Newspaper article Pittsburgh Post-Gazette (Pittsburgh, PA)

IS PITTSBURGH READY FOR THE 'SILVER TSUNAMI'? AS BOOMERS RETIRE, OR PREPARE TO, WHAT AWAITS AMERICA'S POST-WAR GENERATION? Series: GENERATIONAL SHIFT

Newspaper article Pittsburgh Post-Gazette (Pittsburgh, PA)

IS PITTSBURGH READY FOR THE 'SILVER TSUNAMI'? AS BOOMERS RETIRE, OR PREPARE TO, WHAT AWAITS AMERICA'S POST-WAR GENERATION? Series: GENERATIONAL SHIFT

Article excerpt

Brought on by the earthquake of world war, this tsunami has been 70 years in the making.

By 2029, one-fifth of the U.S. population will be 65 or older, and many of those 76 million or so post-war baby boomers - perhaps up to 50 million of them - will be exiting the workforce over the same period.

They'll consume more medical care, even as their collective retirement will remove hundreds of thousands of doctors and nurses from the field. They'll need retirement planning services, particularly as they are likely to live into their 80s. They'll be downsizing their homes.

In short, the oncoming "silver tsunami" will be a potentially seismic force upon the regional, U.S. and world economies - most developed countries are far grayer than America - in ways good, and bad.

How bad? Depends on who you ask. There's no doubt the baby boom was historically big by U.S. and world standards, but some analyses suggest the impact of the retirements won't be as dramatic as has often been predicted. Given that Americans continue to work well past 65 and that tens of millions of boomers never entered the workforce in the first place, it's possible that the U.S. retirement rate will stay relatively constant or tick up modestly over the next two decades.

But even if they keep working, boomers have other challenges ahead of them, and few know what to expect of this "silver tsunami" cohort better than Richard Schulz, a professor of psychiatry at the University of Pittsburgh. He's also the director of gerontology of the University Center for Social and Urban Research, and the associate director of Pitt's Institute on Aging. Most of his career has been spent studying the senior population and the psychological aspects of aging.

In November, Mr. Schulz and the social and urban research center published "The State of Aging in Allegheny County," a detailed study of our region's seniors and near-seniors. He discussed those findings last week.

Q. The leading edge of the baby boom, the ones born between 1946 and 1955, are already retiring, or thinking about it. What does that mean for the local workforce?

A. "We have about 130,000 people who are between the ages of 55 and 64 [in Allegheny County]. They represent a very large portion of the workforce in the county and a large portion of the higher- earning workforce in the county. And that group, as they move into old age, will need to be replaced."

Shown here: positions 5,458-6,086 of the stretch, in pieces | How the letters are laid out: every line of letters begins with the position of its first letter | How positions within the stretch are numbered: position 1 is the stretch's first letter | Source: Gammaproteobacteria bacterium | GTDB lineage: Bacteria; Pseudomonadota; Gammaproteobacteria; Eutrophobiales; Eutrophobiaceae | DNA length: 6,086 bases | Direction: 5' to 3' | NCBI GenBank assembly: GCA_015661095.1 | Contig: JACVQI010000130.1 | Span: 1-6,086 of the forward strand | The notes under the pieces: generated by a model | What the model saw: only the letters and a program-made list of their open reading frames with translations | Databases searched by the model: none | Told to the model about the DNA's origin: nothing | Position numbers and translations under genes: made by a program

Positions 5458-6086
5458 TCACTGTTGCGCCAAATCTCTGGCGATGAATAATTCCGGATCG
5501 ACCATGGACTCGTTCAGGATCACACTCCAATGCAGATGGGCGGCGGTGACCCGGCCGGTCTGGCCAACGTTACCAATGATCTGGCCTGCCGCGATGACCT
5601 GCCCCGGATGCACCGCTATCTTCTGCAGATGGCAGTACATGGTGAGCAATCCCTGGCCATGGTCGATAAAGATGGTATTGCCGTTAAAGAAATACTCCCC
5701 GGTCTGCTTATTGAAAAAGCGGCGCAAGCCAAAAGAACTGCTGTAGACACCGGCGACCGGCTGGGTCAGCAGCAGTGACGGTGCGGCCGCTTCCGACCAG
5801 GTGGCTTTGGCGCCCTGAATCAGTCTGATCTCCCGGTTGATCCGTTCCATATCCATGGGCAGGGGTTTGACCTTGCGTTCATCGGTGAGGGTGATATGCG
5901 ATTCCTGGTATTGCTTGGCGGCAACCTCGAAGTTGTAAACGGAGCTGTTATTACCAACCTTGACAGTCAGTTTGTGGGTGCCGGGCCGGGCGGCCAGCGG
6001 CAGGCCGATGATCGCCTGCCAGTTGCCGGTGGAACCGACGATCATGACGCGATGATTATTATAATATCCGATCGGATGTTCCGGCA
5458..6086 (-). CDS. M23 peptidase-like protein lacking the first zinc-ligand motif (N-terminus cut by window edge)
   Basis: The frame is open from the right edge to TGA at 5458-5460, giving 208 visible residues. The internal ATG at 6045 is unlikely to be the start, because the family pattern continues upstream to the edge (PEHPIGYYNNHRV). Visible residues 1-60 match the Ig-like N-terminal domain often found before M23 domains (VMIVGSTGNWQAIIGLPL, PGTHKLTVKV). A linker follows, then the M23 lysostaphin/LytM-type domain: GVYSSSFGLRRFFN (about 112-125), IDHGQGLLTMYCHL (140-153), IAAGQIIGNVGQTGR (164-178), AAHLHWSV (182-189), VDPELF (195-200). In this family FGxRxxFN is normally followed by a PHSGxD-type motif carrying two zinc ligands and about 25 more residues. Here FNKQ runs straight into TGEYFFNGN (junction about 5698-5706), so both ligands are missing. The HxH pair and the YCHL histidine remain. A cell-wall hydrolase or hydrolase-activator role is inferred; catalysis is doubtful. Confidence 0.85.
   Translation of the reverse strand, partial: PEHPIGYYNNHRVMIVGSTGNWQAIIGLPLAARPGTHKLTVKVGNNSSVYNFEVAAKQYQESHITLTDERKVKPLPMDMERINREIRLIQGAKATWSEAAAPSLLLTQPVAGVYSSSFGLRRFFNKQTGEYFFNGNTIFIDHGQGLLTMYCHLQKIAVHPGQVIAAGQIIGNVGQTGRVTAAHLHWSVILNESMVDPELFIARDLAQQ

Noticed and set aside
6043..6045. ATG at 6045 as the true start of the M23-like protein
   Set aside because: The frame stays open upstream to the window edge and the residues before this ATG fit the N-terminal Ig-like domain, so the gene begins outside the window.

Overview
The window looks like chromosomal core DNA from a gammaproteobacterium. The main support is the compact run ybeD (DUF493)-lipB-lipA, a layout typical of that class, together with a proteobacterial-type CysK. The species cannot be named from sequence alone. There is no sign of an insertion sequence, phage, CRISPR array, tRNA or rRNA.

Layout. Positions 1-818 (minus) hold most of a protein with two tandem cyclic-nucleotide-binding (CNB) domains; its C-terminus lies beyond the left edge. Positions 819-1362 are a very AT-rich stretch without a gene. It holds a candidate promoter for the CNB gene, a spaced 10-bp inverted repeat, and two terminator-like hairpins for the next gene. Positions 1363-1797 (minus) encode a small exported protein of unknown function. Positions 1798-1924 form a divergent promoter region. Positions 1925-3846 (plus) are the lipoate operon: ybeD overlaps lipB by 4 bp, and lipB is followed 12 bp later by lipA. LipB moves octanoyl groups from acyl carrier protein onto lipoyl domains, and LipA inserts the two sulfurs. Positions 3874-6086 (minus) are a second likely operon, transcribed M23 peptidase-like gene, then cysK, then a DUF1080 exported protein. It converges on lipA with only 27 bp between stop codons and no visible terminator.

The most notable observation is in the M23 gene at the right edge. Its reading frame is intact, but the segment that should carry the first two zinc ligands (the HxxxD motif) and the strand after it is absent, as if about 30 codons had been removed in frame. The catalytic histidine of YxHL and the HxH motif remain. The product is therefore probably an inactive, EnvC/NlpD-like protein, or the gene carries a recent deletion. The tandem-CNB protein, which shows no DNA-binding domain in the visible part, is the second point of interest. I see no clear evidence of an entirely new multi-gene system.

Q. Are they prepared for retirement?

A. "People feel more insecure about their future financial status, including how they might do in retirement. One consequence of that [is] people are delaying retirement."

Q. What about Pittsburgh-area seniors?

A. "Compared to the U.S. overall, our seniors report feeling better prepared. They have relatively little debt to worry about ... it's a legacy of having an older population that still benefited from pension programs ... low cost of living factors in, in a big way. [You] don't see the massive gentrification that you see in other cities, which drives up prices drastically."

Q. But the boomers themselves ...

A. "Seventeen percent of current workers [aged 55-64] report that their current level of debt is higher than it was five years ago. ... [The economy] has been tough in a real sense, in that people have had little increases in pay. They may have lost money during that [recession] period, as a result of investments they made."

Q. As baby boomers retire, how does that affect the regional economy?

A. "It is important to appreciate that older people contribute about $7 billion to the local economy through the monies they bring in through Social Security and Medicare. Those monies support a lot of jobs in the region. I'm guessing it's about 10 percent of the [local] GDP is accounted for by monies brought in by older individuals."

Q. Presumably, business opportunities arise as boomers retire and as our country gets grayer. …

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